“Regardless of who forms the next government, we will continue to urge politicians in general, and the governing parties in particular, to set in place improved framework conditions for investment. Red tape must be reduced, and a tax framework that is fit for purpose must be created. An overhaul of the fiscal depreciation tables, for example, is overdue. These haven’t been updated in 15 years, and have been out of step with actual technological life cycles for quite some time.” The ordinary useful life of assets acquired by companies is nowadays much shorter than allowed for in these tables, not least because of digitalization and the pace of change being dictated by ‘Industrie 4.0’. “For all of the above reasons, we feel the time has come for the reintroduction of the declining-balance method of depreciation. It reflects the change in the value of an investment over time more accurately than the straight-line depreciation method. That means costs are distributed more realistically over the useful life of the asset, and this frees up liquidity for new investments. In short, it relieves companies of financial pressure,” argues the BDL President.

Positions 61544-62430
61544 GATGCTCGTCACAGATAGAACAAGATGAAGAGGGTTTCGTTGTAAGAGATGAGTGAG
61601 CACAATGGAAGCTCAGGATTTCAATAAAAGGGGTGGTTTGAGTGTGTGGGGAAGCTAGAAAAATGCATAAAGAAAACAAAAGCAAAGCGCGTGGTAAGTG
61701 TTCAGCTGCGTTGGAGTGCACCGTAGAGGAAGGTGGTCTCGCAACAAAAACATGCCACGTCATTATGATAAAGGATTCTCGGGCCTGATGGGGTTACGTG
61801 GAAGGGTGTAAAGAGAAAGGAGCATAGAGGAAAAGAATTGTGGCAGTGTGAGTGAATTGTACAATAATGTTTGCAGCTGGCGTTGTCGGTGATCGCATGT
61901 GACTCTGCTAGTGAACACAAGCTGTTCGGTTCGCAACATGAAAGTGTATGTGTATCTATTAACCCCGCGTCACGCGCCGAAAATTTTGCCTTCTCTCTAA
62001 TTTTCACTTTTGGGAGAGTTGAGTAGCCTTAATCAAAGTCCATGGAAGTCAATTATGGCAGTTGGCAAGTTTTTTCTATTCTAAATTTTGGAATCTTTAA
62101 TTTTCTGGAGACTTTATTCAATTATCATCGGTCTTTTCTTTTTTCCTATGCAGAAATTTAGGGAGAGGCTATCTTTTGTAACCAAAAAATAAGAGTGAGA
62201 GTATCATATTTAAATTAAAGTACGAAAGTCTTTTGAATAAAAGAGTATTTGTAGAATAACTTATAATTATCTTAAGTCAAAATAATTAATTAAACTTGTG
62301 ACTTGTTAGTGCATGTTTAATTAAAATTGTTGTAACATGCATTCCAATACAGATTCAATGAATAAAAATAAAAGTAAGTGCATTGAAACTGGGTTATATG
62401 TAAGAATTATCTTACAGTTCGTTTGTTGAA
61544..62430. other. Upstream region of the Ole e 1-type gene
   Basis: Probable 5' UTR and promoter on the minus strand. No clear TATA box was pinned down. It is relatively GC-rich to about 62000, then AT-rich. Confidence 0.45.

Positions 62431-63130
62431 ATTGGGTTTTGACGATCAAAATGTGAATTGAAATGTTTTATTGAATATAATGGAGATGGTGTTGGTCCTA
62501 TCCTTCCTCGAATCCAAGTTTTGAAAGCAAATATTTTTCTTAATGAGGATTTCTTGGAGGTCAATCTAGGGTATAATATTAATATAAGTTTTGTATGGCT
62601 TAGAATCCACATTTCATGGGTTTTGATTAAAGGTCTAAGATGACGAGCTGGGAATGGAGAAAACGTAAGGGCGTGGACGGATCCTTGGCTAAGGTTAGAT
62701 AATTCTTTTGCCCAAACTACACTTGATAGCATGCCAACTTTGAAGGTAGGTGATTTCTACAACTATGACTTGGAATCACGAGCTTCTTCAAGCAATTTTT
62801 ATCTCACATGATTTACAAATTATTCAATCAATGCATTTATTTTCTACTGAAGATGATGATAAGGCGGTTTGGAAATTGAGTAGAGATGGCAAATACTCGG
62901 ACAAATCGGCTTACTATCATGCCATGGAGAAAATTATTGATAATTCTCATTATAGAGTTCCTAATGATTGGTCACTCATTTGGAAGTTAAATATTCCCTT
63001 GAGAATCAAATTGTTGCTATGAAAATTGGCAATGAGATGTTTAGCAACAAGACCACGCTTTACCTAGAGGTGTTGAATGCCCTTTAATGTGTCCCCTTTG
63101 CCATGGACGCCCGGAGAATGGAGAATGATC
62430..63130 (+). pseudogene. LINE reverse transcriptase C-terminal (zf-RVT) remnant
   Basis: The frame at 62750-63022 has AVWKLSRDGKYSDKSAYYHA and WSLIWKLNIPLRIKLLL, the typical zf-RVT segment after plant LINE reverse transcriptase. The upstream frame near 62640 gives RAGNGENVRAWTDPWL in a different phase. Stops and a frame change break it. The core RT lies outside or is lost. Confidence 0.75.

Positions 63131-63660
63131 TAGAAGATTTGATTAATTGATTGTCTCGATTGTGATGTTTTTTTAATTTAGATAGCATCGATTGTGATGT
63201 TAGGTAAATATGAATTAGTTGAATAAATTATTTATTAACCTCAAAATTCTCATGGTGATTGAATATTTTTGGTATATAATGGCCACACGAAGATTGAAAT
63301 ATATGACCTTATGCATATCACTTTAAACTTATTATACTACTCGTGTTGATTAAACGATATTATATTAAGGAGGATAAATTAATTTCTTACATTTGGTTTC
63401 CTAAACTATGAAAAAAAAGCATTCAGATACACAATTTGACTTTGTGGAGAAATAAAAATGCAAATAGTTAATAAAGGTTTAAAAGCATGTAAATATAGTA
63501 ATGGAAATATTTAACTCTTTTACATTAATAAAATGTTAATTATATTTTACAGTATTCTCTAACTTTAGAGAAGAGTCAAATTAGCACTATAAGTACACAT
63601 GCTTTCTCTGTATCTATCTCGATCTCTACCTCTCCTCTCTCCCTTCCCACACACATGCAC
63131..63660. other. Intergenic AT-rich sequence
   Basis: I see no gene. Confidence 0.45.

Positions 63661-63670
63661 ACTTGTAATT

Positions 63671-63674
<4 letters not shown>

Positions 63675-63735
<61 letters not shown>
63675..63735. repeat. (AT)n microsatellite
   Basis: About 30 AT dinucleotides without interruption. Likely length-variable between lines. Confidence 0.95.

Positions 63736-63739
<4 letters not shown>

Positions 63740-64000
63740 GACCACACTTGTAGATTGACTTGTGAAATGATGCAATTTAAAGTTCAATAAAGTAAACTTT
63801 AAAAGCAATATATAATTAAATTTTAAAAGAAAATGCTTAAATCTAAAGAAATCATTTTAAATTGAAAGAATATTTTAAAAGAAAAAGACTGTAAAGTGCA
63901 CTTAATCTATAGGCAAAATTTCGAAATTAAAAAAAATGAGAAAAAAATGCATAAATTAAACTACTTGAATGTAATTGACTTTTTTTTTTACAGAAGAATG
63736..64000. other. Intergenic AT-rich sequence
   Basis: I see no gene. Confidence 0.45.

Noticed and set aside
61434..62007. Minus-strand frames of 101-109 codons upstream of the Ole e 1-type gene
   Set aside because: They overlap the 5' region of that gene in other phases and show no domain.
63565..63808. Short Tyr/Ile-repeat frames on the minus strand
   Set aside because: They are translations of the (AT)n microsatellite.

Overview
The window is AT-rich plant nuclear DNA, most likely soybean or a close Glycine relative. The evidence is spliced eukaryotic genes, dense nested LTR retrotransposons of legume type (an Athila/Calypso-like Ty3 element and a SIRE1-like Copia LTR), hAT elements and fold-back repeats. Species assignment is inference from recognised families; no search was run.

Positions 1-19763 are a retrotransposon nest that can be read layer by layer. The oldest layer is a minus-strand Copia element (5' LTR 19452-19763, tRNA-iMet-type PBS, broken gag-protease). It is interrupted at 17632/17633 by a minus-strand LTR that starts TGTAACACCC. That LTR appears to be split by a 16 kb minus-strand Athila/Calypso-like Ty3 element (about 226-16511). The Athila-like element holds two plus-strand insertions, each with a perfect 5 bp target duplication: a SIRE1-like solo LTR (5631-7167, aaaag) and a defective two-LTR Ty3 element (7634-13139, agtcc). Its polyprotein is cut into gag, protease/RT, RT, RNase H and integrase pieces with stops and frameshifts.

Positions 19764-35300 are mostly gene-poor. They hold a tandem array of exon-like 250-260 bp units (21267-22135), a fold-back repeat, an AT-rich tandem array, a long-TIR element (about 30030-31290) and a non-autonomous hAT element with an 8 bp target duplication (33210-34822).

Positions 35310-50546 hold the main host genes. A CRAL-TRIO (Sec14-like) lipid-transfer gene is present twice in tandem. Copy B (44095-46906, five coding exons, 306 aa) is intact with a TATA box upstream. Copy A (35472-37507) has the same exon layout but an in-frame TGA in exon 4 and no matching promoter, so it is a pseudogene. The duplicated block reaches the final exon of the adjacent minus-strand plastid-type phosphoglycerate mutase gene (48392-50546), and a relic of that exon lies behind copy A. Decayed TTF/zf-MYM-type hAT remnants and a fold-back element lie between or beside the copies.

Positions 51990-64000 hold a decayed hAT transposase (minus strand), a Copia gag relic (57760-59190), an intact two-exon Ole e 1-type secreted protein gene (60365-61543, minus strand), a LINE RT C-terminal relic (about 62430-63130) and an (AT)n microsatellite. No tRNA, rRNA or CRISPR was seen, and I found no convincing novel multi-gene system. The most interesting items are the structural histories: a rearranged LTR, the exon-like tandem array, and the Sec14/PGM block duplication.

Regulatory reform: reducing the administrative overhead

A further concern of the leasing industry has to do with regulatory requirements. The BDL believes that the regulators should take greater account of the low levels of risk associated with leasing transactions. “First, we feel leasing companies should be decoupled from the new requirements that the Financial Supervisory Authority has imposed on large banks,” explains Ostermann. “Secondly, we want to see an overall reduction in the amount of regulatory red tape the leasing sector has to comply with. For example, many of the requirements leasing companies are expected to meet in connection with the provision of documentation and information are extremely burdensome without being of any practical value.”

Developments in the various leasing segments

The main engine of growth in 2017 was Vehicle Leasing, with passenger cars and commercial vehicles accounting for 77 percent of all leasing business transacted. Leasing companies continued to punch above their weight in the very buoyant automotive sector, and they again increased their share of the market. Around 40 percent of all newly registered road vehicles are now leased. Vehicle leasing will have increased by 6 percent by the end of the year.